And before people start crying "but regexes for HTML are evil": Yes, they are - but for script tags they are safe because of the special behaviour - a <script> section may not contain </script> at all unless it should end at this position. So matching it with a regex is easily possible. However, from a quick look the regex above does not account for trailing whitespace inside the closing tag so you'd have to test if </script    etc. will still work.

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If you set the innerHTML property of an element in a document to markup that contains a script element with the defer attribute, it will be executed in some browsers (such as IE). However, if the same markup is assigned to an element that is not in the document, or the defer attribute is not set, the script is not executed. Using a regular expression is problematic, it will fail in some cases. Prototype.js uses a different RegExp: /<script[^>]*>([\\S\\s]*?)<\/script>/img. – RobG Jul 12 '11 at 13:10
Reference to the jQuery regex: github.com/jquery/jquery/blob/1.7.2/src/ajax.js#L14 – abernier May 27 '12 at 18:09
Anybody used the above with success for some time? – Ravindranath Akila Jan 4 '14 at 15:31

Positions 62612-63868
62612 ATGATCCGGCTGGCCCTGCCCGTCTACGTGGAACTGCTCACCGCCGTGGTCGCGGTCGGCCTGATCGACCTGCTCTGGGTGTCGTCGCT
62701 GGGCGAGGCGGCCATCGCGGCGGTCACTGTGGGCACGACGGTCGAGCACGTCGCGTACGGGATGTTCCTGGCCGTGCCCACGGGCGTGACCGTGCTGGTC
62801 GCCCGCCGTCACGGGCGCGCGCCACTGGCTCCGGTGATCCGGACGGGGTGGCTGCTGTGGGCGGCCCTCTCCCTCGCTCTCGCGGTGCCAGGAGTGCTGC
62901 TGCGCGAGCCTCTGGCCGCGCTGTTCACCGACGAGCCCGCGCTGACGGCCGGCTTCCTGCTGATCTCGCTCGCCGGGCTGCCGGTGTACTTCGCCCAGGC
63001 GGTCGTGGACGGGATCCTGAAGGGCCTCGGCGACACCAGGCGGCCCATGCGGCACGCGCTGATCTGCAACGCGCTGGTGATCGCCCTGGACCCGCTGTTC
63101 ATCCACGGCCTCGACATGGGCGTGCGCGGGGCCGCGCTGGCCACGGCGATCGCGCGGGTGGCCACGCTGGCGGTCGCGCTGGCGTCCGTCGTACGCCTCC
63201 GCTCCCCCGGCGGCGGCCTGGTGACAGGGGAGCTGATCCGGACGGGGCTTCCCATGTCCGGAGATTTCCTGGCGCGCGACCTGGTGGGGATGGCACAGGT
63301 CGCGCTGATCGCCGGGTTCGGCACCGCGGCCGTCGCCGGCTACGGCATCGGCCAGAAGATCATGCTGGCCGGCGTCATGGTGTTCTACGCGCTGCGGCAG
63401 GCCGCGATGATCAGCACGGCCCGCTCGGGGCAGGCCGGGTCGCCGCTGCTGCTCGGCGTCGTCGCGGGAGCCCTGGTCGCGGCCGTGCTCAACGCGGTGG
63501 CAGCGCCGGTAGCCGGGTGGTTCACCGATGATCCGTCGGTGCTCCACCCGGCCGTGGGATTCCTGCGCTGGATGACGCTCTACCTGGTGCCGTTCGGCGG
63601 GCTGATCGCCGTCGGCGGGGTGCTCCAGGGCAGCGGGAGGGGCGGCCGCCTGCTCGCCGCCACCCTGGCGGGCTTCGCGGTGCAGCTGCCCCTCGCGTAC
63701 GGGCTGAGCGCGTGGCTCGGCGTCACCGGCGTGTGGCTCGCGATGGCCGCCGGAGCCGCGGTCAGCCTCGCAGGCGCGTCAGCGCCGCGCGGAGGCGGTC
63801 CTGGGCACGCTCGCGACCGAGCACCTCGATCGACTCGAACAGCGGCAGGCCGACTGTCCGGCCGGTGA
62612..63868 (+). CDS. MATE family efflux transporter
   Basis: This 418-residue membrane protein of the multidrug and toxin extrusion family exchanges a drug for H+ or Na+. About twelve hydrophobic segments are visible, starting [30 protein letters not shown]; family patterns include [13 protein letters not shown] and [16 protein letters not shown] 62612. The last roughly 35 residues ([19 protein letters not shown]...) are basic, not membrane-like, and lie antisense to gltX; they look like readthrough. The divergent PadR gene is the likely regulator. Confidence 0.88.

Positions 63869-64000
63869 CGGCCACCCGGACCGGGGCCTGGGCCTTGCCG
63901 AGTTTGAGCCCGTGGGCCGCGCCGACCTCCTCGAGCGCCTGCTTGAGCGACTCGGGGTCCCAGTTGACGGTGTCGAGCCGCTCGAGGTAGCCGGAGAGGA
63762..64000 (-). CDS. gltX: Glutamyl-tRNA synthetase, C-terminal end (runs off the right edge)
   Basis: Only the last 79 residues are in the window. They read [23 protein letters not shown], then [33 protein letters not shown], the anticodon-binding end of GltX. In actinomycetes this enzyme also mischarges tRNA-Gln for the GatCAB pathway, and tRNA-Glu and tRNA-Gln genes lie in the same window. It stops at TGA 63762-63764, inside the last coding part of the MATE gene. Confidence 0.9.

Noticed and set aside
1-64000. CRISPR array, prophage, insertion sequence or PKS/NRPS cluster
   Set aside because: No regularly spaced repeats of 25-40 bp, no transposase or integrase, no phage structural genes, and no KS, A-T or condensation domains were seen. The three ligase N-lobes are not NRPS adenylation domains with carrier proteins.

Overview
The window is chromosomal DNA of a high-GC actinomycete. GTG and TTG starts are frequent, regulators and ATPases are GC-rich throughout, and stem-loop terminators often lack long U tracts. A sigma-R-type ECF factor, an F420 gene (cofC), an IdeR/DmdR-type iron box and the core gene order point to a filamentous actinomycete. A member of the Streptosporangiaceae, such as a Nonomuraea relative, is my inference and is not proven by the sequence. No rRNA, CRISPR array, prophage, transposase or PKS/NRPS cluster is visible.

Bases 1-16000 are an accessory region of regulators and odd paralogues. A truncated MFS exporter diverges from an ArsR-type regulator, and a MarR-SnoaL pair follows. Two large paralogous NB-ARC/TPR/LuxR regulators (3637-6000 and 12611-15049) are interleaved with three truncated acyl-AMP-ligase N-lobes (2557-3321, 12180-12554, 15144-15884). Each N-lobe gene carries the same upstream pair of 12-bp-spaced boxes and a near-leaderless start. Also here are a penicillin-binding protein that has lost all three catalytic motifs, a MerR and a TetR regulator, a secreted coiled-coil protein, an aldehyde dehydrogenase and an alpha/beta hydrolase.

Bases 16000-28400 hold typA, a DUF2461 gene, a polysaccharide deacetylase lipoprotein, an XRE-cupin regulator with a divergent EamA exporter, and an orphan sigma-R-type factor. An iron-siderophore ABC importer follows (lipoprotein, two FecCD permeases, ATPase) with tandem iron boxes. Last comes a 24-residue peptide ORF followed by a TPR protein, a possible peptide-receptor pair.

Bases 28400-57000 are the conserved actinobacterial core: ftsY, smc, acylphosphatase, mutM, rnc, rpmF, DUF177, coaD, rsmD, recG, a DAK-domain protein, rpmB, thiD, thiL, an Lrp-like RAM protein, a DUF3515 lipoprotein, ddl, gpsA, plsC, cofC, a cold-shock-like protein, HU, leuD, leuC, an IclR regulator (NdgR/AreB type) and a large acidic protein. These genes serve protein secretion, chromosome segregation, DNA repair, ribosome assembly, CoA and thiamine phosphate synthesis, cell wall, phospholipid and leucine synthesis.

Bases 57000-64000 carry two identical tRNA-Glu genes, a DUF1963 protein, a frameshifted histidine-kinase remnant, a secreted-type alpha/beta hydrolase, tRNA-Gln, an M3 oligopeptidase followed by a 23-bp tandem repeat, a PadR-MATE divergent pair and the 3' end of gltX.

That regex pattern is $$$. Thanks for sharing! – mcjoejoe0911 Nov 13 '14 at 22:10
but for script tags they are safe It fails here: stackoverflow.com/a/18052486/2570622 <script type="text/javascript"> var test1 = "</script>"; var test2 = '<script>'; </script> – Pragy Agarwal Nov 18 '15 at 2:04

Regexes are beatable, but if you have a string version of HTML that you don't want to inject into a DOM, they may be the best approach. You may want to put it in a loop to handle something like:

<scr<script>Ha!</script>ipt> alert(document.cookie);</script>

Here's what I did, using the jquery regex from above:

var SCRIPT_REGEX = /<script\b[^<]*(?:(?!<\/script>)<[^<]*)*<\/script>/gi;
while (SCRIPT_REGEX.test(text)) {
    text = text.replace(SCRIPT_REGEX, "");
share|improve this answer

Whenever you have to resort to Regex based script tag cleanup. At least add a white-space to the closing tag in the form of


Otherwise things like

<script>alert(666)</script   >

would remain since trailing spaces after tagnames are valid.

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Vote up, but please don't post such a thing a separate answer. it has to be a comment. – Rantiev Apr 30 at 13:58

Why not using jQuery.parseHTML() http://api.jquery.com/jquery.parsehtml/?

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Right way to go! – Nick Binnet Oct 27 '14 at 18:05

This Regex should work too:


It even allows to have "problematic" variable strings like these inside:

<script type="text/javascript">
   var test1 = "</script>";
   var test2 = '\'</script>';
   var test1 = "\"</script>";
   var test1 = "<script>\"";